By Ed Miseta, Chief Editor, Clinical Leader
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A 2017 compensation study has found that employee turnover in clinical monitoring jobs outside the U.S. increased significantly in 2016. The 19th annual CRO Industry Global Compensation and Turnover Survey, conducted by HR+Survey Solutions, noted that turnover in the clinical monitoring job function, which monitors participants’ health during a clinical trial, jumped from 16.4 percent in 2015 to 22.9 percent in 2016, an increase of 40 percent.
In the U.S, turnover for clinical monitoring jobs at CROs remained high at 25.8 percent, an increase of 2.7 percent from the prior year. That number is much higher than the estimates of overall U.S. professional turnover, which stands at 17.8 percent.
The increase in turnover was matched, not surprisingly, by increases in salaries for those positions. While salaries in professional, non-managerial clinical research positions were expected to increase by 3 percent due to annual merit increases, actual salaries increased by an average of 8.3 percent.
Overall turnover (all positions) at CROs in the U.S increased only slightly from 2015, but remains high at 21 percent, compared to a turnover rate of 18.7 percent outside the U.S. All countries outside the U.S. which were covered in the survey experienced turnover of 10 percent or higher while half the countries (20 out of 40) had average turnover of over 20 percent. One-third of the countries had turnover of more than 25 percent.
While it might be hard to imagine losing one out of every four of your employees in a single year, for some countries the news was far worse. Countries that were the top losers in the turnover game included Taiwan (42 percent), China (38 percent), and Hong Kong (31 percent). All three of these countries also made the list of highest turnover nations in 2015.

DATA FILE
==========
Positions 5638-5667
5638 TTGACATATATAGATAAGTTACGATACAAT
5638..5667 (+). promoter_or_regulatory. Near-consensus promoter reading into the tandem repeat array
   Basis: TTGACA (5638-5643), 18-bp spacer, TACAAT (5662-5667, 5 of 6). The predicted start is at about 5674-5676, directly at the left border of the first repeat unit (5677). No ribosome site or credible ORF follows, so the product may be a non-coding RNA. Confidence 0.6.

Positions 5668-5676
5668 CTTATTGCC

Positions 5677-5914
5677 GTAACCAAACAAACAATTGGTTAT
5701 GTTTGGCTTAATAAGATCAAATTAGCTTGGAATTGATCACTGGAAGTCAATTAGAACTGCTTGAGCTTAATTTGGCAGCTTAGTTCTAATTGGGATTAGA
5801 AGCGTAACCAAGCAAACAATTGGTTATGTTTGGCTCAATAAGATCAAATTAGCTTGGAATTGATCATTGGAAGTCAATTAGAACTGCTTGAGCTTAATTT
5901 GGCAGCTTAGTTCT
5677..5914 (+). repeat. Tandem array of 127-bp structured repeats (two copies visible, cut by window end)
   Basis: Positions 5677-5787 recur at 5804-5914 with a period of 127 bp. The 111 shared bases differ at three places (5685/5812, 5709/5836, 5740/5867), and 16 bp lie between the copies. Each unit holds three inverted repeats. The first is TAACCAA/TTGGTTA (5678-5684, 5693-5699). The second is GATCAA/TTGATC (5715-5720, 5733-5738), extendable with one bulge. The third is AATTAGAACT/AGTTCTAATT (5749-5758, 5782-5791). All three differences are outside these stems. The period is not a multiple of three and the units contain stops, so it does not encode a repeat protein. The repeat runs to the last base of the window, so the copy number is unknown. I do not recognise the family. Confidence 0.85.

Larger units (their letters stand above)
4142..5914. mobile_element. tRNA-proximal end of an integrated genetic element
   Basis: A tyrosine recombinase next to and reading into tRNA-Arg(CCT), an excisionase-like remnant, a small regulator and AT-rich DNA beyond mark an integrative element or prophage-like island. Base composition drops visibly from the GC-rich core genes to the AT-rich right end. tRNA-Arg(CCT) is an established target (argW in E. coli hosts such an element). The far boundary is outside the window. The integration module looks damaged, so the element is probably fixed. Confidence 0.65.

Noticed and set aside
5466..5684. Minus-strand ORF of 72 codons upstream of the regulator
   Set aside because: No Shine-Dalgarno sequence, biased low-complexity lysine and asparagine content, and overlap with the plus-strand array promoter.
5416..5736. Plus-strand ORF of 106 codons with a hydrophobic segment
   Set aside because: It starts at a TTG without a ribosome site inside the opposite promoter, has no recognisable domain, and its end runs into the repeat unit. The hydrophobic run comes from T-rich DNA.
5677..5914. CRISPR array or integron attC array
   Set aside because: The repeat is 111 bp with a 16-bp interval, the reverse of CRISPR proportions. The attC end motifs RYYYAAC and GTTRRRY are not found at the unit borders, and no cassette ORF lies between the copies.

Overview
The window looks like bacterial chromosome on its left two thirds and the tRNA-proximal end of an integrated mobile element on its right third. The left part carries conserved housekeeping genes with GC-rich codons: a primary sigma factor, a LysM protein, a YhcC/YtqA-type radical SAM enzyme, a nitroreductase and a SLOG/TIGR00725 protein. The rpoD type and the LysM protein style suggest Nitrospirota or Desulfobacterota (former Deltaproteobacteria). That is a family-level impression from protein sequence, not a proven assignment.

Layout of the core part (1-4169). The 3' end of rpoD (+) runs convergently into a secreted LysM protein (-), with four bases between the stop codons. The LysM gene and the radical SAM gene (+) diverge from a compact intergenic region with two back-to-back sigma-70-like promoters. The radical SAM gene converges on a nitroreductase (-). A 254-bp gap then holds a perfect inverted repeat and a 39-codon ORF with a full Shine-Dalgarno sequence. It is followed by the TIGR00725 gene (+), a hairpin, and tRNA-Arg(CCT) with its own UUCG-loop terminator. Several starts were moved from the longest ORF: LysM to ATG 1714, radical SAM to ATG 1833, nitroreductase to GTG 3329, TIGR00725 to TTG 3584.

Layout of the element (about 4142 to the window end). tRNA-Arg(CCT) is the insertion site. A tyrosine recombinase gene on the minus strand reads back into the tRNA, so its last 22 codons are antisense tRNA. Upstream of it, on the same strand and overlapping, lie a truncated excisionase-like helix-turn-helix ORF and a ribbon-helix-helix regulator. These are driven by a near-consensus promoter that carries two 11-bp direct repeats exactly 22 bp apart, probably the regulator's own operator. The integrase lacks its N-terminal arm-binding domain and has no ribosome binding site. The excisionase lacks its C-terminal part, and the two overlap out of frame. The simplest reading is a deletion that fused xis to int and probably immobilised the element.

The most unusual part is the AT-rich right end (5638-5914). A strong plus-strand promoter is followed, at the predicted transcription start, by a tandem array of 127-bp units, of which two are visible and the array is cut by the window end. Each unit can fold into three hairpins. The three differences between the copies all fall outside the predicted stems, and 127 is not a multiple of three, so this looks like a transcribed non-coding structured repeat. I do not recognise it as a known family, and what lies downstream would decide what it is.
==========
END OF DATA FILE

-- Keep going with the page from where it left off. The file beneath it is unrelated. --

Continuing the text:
The large increase in the number of registered clinical trials, coupled with the industry-wide shortage of qualified clinical professionals, is most certainly driving the increases in both turnover and compensation. Between 2005 and October 12, 2017, the number of registered trials increased from 24,921 to 256,544. That includes an increase of 11 percent in just the past year. Forty-seven percent of those trials were non-U.S. only while 36 percent U.S. only. Only five percent were conducted in both the U.S. other countries.
The study notes with the highest number of trials being conducted outside the U.S., the continual increase in turnover rates becomes an even more critical factor. Growth in the CRO industry is expected to continue year-over-year. Therefore, attracting and retaining key talent will remain an important factor for those research organizations that want to remain successful and attract pharma partners.
When a CRO experiences high turnover, especially in critical roles such as clinical monitoring, it can jeopardize the success of the company and its relationships. The problem can manifest itself in several important ways, including: